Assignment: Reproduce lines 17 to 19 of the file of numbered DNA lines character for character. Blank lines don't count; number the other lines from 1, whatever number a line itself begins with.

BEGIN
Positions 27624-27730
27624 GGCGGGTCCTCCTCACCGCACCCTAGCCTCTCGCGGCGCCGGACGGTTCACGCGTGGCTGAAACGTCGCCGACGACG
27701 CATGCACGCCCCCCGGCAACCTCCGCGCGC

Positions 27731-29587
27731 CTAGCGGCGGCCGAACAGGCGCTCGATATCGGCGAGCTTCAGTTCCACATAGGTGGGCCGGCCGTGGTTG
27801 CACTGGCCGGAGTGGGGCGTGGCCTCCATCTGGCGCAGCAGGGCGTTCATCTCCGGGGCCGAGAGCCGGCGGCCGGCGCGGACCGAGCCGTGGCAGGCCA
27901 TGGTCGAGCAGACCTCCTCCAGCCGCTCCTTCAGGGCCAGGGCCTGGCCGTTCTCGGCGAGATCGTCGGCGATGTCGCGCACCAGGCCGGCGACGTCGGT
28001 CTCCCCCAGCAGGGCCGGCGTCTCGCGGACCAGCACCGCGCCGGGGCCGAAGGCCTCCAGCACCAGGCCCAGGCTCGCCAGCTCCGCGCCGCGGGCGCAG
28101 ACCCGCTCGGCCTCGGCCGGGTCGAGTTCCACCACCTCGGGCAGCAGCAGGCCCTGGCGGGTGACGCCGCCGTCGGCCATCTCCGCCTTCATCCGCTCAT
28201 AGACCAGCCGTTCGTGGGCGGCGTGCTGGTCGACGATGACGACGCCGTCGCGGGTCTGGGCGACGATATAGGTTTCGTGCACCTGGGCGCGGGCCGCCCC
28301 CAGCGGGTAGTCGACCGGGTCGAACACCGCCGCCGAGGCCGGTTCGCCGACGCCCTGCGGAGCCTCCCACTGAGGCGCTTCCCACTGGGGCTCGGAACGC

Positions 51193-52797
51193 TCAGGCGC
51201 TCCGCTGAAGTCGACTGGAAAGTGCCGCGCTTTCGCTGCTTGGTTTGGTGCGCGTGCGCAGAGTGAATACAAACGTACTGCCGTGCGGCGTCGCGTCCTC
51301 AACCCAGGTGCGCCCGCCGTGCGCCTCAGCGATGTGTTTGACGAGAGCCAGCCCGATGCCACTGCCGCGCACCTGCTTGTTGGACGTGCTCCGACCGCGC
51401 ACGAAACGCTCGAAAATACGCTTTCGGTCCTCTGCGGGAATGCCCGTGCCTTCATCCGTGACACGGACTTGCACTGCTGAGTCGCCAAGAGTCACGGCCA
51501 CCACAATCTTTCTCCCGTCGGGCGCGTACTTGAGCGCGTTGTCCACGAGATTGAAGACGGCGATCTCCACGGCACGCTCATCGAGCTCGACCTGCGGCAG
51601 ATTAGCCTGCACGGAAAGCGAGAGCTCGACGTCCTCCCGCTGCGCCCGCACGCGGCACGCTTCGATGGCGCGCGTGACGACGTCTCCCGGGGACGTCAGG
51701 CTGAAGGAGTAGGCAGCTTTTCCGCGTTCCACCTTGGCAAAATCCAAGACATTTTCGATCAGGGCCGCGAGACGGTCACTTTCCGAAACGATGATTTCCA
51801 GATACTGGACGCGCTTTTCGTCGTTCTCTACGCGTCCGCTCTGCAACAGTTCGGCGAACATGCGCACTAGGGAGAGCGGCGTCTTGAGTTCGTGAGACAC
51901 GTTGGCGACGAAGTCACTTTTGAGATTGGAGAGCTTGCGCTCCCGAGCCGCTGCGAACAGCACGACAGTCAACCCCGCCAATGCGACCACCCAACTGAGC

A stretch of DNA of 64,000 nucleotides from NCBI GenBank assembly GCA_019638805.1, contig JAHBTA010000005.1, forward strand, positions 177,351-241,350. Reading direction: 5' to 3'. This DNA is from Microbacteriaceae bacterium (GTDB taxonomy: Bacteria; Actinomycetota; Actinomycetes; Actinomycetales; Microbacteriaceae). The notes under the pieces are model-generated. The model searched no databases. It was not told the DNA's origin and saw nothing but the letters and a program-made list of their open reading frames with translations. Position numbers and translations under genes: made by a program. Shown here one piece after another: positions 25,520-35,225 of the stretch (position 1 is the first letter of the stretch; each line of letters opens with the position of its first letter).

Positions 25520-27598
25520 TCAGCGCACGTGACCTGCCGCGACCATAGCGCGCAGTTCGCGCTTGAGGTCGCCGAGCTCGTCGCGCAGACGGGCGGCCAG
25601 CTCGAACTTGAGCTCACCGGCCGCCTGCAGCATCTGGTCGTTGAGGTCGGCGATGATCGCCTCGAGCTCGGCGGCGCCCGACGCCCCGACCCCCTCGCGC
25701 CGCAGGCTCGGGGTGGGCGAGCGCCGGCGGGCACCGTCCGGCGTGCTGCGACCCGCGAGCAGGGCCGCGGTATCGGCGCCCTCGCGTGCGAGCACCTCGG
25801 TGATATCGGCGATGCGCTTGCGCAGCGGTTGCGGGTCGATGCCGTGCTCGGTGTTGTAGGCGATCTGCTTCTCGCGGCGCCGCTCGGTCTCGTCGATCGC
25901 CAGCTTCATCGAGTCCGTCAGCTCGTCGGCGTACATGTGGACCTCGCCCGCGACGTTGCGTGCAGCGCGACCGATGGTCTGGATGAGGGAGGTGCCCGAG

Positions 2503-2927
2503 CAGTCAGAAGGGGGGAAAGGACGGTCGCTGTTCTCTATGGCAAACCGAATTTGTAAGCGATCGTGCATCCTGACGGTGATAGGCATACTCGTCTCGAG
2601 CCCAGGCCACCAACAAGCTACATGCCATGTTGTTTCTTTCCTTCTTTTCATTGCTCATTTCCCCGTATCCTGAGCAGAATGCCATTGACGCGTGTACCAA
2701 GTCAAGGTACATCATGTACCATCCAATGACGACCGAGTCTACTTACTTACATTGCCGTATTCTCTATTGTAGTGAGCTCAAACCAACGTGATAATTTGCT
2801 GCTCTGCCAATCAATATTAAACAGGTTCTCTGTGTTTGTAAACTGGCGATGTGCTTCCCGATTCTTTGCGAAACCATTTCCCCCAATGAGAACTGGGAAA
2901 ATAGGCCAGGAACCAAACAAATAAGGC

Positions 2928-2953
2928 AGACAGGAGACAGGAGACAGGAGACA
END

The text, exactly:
51501 CCACAATCTTTCTCCCGTCGGGCGCGTACTTGAGCGCGTTGTCCACGAGATTGAAGACGGCGATCTCCACGGCACGCTCATCGAGCTCGACCTGCGGCAG
51601 ATTAGCCTGCACGGAAAGCGAGAGCTCGACGTCCTCCCGCTGCGCCCGCACGCGGCACGCTTCGATGGCGCGCGTGACGACGTCTCCCGGGGACGTCAGG
51701 CTGAAGGAGTAGGCAGCTTTTCCGCGTTCCACCTTGGCAAAATCCAAGACATTTTCGATCAGGGCCGCGAGACGGTCACTTTCCGAAACGATGATTTCCA